What’s the best way to catch more fish on downriggers? Double down by fishing two lures on each line. Running two lures on one fishing line when using downriggers is a common rigging method, but most anglers take the easy approach and fish what is known as a “free slider” to accomplish this goal.
Downriggers are the ultimate depth control tool for trolling. Using an add-a-line rig, two lures can effectively be fished on one downrigger line. Using an add-a-line is easy and doubles the effectiveness of rigger fishing in the process.
A free slider is a spoon or other lure rigged to a six foot length of fluorocarbon line that features a snap that is clipped over the main line. Once the lure is placed in the water, it is free to slide up and down the main line.
Free sliders work in that fish strike the lure readily. The problem is that when a fish bites that lure on the free slider, the angler has to reel in a ton of slack line before coming tight on the fish. Lots of the fish that bite the free slider rig end up escaping before the line can be pulled tight.
The solution to this common problem is to pin the second lure to a specific spot on the main line using a simple line release like the Off Shore Tackle OR14 Medium Tension Planer Board Release. Known as an add-a-line rig, this rigging method puts two lures on one line and allows the angler to designate where in the water column both lures are running.
Start by cutting about a seven foot length of fluorocarbon line as leader material. For trout and salmon fishing a 20 to 25 pound test leader is best. For walleye fishing a 15 to 20 pound test leader works nicely.
On one end of the leader tie a snap swivel and add your favorite trolling spoon or plug. Next thread an OR14 release onto the line using the hole on the end of the release. Finish the rig by using a Polamar knot to tie on a heavy duty snap.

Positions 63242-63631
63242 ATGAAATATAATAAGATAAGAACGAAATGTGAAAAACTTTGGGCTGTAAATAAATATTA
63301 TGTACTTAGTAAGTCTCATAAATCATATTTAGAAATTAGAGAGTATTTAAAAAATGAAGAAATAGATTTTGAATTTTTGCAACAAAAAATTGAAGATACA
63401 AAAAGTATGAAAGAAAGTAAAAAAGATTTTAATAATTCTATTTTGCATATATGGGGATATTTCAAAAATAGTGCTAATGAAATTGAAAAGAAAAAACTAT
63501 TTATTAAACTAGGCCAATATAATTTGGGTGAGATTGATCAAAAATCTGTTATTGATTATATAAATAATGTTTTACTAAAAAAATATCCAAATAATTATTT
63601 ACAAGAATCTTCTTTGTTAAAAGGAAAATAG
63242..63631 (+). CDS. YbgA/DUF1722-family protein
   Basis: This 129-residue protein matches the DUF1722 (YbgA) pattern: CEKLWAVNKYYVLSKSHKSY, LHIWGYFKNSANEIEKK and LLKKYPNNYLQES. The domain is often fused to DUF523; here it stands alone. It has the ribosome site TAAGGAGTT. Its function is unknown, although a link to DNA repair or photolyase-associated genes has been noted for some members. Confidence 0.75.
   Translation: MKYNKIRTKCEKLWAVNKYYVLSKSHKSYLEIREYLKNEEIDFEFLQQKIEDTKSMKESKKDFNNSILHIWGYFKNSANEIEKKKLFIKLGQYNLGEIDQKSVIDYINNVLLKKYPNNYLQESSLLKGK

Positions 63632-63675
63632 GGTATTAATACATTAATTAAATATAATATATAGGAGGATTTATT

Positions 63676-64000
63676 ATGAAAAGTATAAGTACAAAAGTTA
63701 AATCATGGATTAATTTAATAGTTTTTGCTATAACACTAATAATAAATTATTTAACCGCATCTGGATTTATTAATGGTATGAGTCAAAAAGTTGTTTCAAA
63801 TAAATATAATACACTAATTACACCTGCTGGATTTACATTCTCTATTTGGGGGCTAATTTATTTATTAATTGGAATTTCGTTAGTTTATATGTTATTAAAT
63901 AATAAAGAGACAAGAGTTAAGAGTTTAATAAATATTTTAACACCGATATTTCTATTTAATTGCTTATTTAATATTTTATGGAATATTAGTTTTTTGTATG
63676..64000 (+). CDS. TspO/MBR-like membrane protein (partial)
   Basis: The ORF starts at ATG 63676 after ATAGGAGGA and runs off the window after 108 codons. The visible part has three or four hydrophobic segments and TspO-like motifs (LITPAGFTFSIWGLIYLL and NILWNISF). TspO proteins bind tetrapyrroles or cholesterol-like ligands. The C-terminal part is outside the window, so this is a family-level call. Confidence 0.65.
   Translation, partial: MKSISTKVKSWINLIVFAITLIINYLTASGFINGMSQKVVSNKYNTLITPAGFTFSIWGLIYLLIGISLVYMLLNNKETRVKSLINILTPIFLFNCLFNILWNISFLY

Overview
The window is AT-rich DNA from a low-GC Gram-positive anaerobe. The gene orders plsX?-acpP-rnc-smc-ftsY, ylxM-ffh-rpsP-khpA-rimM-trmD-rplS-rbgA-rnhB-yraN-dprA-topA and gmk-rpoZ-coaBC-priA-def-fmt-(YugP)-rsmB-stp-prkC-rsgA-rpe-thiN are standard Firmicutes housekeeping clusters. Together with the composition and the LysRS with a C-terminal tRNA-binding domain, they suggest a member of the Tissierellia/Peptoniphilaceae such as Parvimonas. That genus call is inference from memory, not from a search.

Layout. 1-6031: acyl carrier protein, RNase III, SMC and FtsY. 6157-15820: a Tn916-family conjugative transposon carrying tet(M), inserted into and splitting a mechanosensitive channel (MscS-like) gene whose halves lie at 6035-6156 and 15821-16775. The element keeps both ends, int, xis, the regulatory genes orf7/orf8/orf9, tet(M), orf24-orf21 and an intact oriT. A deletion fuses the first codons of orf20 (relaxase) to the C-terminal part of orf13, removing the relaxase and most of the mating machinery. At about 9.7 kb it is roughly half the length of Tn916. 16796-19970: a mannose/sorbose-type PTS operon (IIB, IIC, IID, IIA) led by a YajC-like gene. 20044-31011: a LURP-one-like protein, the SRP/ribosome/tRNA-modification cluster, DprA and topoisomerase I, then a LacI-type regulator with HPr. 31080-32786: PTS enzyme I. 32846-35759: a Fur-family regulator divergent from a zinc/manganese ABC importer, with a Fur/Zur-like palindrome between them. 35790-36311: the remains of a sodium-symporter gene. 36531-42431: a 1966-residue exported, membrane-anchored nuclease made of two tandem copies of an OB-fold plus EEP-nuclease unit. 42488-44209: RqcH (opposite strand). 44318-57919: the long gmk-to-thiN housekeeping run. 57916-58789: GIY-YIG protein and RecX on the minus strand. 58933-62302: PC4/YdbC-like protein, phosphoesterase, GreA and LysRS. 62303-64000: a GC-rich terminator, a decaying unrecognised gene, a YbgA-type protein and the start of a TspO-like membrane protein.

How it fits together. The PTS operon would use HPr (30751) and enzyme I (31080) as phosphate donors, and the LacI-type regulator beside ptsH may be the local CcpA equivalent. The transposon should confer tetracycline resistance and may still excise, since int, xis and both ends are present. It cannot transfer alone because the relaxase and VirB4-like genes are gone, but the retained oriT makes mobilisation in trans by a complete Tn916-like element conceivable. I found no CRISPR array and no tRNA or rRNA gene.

To rig up let the lure on the main line back the desired distance and place the line into the downrigger release on the downrigger ball. Lower the ball about 10 feet and stop. Now toss the lure from the add-a-line rig into the water and clip the heavy duty snap over the main line. Finish the rig by pinching open the OR14 line release and also placing the release on the main line.
Paige Kuiper is all smiles over this exceptional cisco caught trolling an add-a-line in combination with a downrigger.
This effectively pins the add-a-line in place so when the downrigger ball is lowered to fishing depth, the add-a-line goes along for the ride. The typical way an add-a-line is set up positions the add-a-line 10 to 20 feet above the main lure fishing at the ball.
When a fish grabs the lure on the add-a-line the resistance of the OR14 provides an instant hook set and keeps tension on the fish so the angler can trip the downrigger and come tight against the fish quickly. While fighting the fish the add-a-line slowly slips down to the main lure.
This simple rig is deadly effective at not only controlling the depth of the second lure, but providing enough resistance that when fish bite they are hooked solidly. It only takes a few extra seconds to rig and fish an add-a-line, but the benefits to the serious downrigger enthusiast are priceless.